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Here is a ruleset based on your graphic. Note that there is no "Internet" connection defined, nor is there any domain traffic permitted. What ICMP traffic is permitted is ping, only, and limited as you directed.
Code:
ops = "10.11/16"
dmz = "10.12/16"
mgt = "10.10/16"

# default block

block return log

# ssh:
# from ops to mgt
# from mgt to dmz

pass log proto tcp from $ops to $mgt port ssh
pass log proto tcp from $mgt to $dmz port ssh

# https:
# from dmz to mgt

pass log proto tcp from $dmz to $mgt port https

# ping:
# from ops to the address(es) defined for em0
# from mgt to dmz and ops

pass log proto icmp from $ops to em0 icmp-type echoreq
pass log proto icmp from $mgt to { $dmz $ops } icmp-type echoreq
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Old 4 Weeks Ago
calanon calanon is offline
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Unfortunately it worked perfectly thank you so much
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Old 4 Weeks Ago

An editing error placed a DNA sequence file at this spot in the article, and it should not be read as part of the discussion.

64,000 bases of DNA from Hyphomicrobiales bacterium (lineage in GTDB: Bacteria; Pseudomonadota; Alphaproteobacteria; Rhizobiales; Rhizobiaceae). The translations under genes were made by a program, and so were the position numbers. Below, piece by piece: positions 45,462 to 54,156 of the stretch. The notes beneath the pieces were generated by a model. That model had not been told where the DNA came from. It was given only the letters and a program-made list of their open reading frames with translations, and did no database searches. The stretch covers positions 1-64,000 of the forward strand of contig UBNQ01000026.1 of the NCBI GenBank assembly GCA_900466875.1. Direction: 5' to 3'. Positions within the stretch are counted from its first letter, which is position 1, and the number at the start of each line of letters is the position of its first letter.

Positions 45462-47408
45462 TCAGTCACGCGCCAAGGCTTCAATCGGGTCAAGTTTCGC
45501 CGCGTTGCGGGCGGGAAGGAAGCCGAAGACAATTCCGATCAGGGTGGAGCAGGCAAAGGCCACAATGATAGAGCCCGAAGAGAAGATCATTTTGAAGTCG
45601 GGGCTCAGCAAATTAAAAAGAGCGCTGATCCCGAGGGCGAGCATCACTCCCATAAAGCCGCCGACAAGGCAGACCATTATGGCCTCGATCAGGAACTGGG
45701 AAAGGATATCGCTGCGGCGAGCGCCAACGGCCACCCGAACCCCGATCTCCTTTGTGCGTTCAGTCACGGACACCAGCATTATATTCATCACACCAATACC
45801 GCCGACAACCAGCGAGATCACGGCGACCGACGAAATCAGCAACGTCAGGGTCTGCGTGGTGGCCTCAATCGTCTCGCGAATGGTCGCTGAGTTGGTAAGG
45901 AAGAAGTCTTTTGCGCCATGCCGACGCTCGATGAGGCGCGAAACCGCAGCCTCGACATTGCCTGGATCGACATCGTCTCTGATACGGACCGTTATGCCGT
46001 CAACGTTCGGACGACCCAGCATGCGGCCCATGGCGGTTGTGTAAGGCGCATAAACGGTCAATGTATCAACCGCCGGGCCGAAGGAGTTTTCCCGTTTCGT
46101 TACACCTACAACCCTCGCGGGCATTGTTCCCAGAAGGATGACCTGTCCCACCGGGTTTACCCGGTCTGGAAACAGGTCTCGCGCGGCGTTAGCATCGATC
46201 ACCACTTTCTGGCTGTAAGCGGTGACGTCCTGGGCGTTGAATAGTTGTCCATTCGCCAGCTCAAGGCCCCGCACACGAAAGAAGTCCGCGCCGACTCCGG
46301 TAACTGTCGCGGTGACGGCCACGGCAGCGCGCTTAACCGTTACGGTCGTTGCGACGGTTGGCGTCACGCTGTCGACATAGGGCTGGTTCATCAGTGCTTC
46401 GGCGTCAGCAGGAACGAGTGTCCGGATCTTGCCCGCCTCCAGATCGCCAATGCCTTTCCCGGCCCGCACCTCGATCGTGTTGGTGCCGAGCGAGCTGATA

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jggimi jggimi is offline
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I kept it simple.

I limited restriction directives to from and to. The single use of an interface is translated to its IPv4 address or addresses assigned by your /etc/hostname.em0 file.
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Old 2 Weeks Ago
calanon calanon is offline
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Quote:
Originally Posted by jggimi View Post
I kept it simple.

I limited restriction directives to from and to. The single use of an interface is translated to its IPv4 address or addresses assigned by your /etc/hostname.em0 file.
Sorry to bring this one up again but I am having difficulty with the rules you gave below:

Code:
pass log proto tcp from $ops to $mgt port ssh
pass log proto tcp from $mgt to $dmz port ssh
When I try to SSH from the client machine on the $mgt network through to the $dmz network and eventually to $dmz_ops network this rule does not work. The $dmz_ops network is on a different router/bsd box. If I explicitly state pass in on and pass out on the interface it works.
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Old 2 Weeks Ago